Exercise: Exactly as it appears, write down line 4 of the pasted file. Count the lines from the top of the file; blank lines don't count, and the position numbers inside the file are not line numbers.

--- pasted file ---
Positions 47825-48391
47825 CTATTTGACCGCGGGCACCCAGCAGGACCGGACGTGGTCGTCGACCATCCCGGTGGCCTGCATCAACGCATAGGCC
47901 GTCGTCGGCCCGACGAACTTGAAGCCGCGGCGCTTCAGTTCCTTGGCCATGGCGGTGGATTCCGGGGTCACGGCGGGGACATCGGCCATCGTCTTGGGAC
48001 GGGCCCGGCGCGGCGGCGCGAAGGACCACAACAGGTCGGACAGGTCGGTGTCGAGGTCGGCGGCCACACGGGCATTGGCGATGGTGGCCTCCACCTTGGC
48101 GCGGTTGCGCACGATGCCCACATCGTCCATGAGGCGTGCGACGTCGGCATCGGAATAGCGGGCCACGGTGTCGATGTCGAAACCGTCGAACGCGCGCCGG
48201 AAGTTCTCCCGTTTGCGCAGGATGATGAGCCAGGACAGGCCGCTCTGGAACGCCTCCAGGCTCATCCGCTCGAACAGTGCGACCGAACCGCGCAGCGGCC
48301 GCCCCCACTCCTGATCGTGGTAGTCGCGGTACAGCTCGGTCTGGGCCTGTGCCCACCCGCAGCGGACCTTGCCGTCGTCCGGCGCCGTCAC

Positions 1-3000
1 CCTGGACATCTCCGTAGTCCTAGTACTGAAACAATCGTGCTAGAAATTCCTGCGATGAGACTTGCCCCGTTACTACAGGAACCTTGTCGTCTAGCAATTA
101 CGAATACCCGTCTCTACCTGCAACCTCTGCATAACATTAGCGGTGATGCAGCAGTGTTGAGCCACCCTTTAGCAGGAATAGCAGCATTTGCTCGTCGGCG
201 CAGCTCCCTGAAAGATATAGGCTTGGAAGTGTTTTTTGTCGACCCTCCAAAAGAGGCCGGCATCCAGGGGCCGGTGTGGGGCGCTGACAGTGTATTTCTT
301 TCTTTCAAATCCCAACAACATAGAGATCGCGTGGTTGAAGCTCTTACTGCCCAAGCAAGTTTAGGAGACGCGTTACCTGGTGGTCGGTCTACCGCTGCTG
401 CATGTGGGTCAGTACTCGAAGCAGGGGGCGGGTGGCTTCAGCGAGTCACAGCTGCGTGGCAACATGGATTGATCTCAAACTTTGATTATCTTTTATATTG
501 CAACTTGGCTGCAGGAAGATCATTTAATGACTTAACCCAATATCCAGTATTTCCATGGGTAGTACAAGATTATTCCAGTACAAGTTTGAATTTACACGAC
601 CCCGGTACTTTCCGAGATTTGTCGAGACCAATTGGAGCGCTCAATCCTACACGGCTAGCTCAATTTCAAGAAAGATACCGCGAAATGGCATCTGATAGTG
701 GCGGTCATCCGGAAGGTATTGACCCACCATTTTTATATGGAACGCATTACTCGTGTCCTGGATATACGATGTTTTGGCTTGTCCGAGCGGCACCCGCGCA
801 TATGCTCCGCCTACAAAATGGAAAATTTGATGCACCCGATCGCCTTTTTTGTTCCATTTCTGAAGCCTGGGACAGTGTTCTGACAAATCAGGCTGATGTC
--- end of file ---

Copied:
48001 GGGCCCGGCGCGGCGGCGCGAAGGACCACAACAGGTCGGACAGGTCGGTGTCGAGGTCGGCGGCCACACGGGCATTGGCGATGGTGGCCTCCACCTTGGC